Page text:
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Managing stress in public safety

The job of first responders can be rewarding, but it can also be difficult; learn how to combat stress on the job

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Gordon Graham here with Today’s Tip from Lexipol. And Today’s Tip is for all of my friends in public safety.

Your chosen profession can be amazingly rewarding. Simultaneously, it can also be amazingly stressful. We all deal with stress in different ways. When you encounter incidents that trigger your stress, what do you do?

I have some suggestions to combat stress. First, take a couple of deep breaths between calls. Stretch out your back and shoulders. Let go of that last call before you head to the next one. It doesn’t help to compound your stress.

Lean on your family and close friends. Don’t block them out. It’s important to share if you had a terrible day. Accept hugs and comfort. Don’t keep the misery bottled up inside. While you don’t need to give your spouse, partner or others the upsetting details of what you saw on your shift, talking does help relieve stress and it releases pressure.

Exercise regularly. Exercise reduces the stress hormones adrenaline and cortisol.

Eat right and avoid heavy meals while on-duty. Try taking a small ice chest with healthy snacks to work.

Here’s a big one: Drink plenty of water and avoid too much soda or other caffeinated drinks like coffee. And only drink alcohol in moderation. Caffeine and alcohol can both interfere with your sleep.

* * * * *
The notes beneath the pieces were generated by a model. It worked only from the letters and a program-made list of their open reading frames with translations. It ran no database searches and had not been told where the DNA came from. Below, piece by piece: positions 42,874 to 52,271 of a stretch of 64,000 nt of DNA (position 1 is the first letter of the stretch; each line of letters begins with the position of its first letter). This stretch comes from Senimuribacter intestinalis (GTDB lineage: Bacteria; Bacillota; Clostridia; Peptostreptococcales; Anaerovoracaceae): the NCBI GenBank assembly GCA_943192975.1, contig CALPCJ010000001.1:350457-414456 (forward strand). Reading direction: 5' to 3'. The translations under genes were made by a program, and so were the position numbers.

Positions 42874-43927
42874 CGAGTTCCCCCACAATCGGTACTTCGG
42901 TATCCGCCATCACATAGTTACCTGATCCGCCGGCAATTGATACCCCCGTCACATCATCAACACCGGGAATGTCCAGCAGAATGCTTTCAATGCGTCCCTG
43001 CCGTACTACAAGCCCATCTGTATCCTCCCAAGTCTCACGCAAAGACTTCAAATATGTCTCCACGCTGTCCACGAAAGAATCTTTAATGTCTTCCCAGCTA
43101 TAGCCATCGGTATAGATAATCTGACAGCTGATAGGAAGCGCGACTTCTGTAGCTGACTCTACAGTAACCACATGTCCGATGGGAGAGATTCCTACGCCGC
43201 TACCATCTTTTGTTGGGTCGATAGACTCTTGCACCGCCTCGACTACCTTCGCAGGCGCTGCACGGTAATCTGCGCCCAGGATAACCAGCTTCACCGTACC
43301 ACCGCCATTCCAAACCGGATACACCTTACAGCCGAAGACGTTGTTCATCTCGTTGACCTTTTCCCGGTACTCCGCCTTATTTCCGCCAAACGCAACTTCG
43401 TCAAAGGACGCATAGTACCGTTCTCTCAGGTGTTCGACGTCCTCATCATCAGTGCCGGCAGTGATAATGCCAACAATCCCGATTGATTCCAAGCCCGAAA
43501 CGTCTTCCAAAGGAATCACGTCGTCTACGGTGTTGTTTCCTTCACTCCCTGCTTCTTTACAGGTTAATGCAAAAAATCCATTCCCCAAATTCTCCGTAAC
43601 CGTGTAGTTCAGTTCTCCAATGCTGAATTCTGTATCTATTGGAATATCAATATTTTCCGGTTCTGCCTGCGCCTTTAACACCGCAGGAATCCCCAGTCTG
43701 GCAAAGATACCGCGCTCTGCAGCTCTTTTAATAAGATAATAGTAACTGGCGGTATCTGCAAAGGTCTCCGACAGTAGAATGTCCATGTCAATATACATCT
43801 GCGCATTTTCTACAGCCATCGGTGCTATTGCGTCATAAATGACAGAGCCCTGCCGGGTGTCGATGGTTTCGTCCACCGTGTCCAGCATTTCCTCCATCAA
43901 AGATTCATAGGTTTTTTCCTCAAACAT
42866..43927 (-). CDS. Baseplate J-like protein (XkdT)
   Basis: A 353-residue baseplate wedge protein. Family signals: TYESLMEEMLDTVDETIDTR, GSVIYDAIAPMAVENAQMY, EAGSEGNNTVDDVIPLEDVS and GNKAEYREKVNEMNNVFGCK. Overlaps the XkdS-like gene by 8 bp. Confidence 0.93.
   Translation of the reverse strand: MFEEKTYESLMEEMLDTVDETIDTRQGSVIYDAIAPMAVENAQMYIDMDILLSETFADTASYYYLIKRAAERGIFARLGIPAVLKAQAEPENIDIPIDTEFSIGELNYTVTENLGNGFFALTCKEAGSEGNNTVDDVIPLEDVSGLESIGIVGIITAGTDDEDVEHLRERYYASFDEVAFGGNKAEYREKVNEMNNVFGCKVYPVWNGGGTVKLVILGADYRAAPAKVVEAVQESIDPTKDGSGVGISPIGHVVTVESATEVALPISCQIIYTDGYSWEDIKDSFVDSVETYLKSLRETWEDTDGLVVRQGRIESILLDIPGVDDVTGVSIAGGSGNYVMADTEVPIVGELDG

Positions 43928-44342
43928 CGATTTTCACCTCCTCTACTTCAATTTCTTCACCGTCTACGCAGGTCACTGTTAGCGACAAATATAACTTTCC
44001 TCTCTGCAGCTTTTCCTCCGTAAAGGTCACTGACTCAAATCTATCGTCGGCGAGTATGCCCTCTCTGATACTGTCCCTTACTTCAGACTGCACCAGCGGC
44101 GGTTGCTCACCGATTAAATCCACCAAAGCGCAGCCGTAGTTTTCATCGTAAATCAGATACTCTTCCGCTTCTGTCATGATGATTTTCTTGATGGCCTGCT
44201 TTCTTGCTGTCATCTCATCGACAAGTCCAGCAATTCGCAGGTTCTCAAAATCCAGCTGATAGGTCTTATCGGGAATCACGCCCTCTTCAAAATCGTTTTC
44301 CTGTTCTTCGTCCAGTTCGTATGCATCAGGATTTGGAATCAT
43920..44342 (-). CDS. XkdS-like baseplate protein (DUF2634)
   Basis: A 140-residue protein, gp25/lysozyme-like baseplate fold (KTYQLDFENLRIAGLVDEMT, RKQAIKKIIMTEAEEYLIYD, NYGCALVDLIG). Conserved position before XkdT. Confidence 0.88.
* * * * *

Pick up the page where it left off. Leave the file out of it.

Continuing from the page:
Speaking of sleep, please don’t skimp on it. We all handle stress and the rigors of the job better when we’re well rested.

Lastly, let some stressors go. If shiftwork means that your yard looks a little scruffy, pay a teenager to mow it for you. If coaching your daughter’s softball team is adding to your stress, skip a season and cheer from the bleachers. Take control of your stressors and pare them down. After all, your family is depending on you to have a long, healthy life well into retirement!

And that’s Today’s Tip from Lexipol. Gordon Graham signing off.

Gordon Graham has been actively involved in law enforcement since 1973. He spent nearly 10 years as a very active motorcycle officer while also attending Cal State Long Beach to achieve his teaching credential, USC to do his graduate work in Safety and Systems Management with an emphasis on Risk Management, and Western State University to obtain his law degree. In 1982 he was promoted to sergeant and also admitted to the California State Bar and immediately opened his law offices in Los Angeles.